- Being Away from Matt –Before coming to PNG, Matt and I were super-committed to not being away from each other. In 10 years of marriage, we spent a total of 5 days apart. Last year, we were away from each other for 83 days. That, my friends, is almost 3 months. Now, we knew going into it that he would have to be gone for some period of time. Surveys would have to be done and houses would have to be built. But still, this was a hard part of 2015. I did, however, get to see so much of God’s grace during this time, not the least of which was my mom coming out for much of the time Matt was away. It was also helpful that every time he left, I wanted him to go…because if he hadn’t gone to survey language groups, we would not have found the Ndo people of Mawarero. And if he hadn’t left again and again (and again even as I write this!) on house building trips, we would not have a house to live in within Mawarero. Every time we were apart last year, it was for the sake of the gospel and that made it not only easier for me to let him go, it made it an occasion for joy.
- Being Away from my Family – The unexpected difficulty here was not missing them so much as it was not being able to be present for hard circumstances in their lives. When troubling things happened back home in 2015, I could not be there, either to be directly involved or to lend support to those who were. That was hard for me. However, the up side with this one is that part of my family did come to me last year. My mom came out twice in 2015, and was an invaluable help and friend each time!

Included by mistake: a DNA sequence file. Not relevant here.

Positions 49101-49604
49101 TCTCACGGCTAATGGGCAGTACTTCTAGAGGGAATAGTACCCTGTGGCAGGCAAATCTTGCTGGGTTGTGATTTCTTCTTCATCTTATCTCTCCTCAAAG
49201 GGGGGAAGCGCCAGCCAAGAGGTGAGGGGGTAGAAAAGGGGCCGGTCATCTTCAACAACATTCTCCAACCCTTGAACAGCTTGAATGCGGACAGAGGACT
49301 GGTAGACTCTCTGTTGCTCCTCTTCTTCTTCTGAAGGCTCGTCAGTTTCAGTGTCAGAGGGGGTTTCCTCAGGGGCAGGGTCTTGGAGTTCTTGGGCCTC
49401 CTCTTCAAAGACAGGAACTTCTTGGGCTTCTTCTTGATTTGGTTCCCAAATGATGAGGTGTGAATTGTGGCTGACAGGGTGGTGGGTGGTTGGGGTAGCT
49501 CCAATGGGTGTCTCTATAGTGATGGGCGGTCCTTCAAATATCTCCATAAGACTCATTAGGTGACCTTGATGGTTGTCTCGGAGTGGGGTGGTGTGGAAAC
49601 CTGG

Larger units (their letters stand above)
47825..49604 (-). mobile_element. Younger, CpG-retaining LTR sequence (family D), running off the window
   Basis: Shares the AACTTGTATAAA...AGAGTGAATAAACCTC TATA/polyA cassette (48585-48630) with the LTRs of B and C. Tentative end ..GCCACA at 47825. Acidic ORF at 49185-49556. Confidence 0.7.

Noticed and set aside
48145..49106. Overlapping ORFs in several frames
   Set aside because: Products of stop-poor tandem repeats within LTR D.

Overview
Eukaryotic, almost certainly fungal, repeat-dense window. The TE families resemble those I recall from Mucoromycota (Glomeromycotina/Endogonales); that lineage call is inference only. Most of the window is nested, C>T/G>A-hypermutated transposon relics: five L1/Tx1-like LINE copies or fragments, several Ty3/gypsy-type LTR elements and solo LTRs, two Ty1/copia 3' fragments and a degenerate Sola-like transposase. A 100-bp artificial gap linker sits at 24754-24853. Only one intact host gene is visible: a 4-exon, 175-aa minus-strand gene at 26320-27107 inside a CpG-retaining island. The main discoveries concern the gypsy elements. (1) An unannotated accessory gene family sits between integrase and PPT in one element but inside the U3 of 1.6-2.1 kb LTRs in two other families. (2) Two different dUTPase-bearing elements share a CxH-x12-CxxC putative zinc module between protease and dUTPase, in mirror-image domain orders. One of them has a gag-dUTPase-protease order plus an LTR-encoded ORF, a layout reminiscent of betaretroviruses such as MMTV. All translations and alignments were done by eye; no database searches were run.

- Working Through Team Conflict – When you move across the world with nine other people and have to adapt and adjust to a new language and culture together, it makes sense that there might be conflict. In our situation, this was heightened, I think, by the massive decisions we had to make all throughout the year. We had to be unanimous about weighty decisions ranging from which 4-5 tribes to survey out of the hundreds in PNG, to which kitchen cabinets would be in our house in the tribe, to how many thousands of dollars we would spend on house building. It was like a marriage in a lot of ways, like trying to decide which house to buy and why or which car to purchase and when, but instead of only two people making the decision united by marriage, there were six very different people united by a desire for the gospel to go to the nations. This was difficult. But by God’s grace, we now have a track record of not just having conflict, but resolving it. More than once in 2015, forgiveness was sought and given. And there is a sweetness in knowing our teammates better now than when we first came and seeing the grace of God evidenced in each of their lives. And though sometimes it is a fight to be unified and love each other since we are all sinners, we do fight for it. Because if we do not, the gospel will be hindered. If we do not love each other, genuinely and from the heart, then the message we proclaim will not look very powerful. But if we are united and love each other—not in the absence of conflict, but in the midst of it—then the message we declare will look very powerful indeed because it is.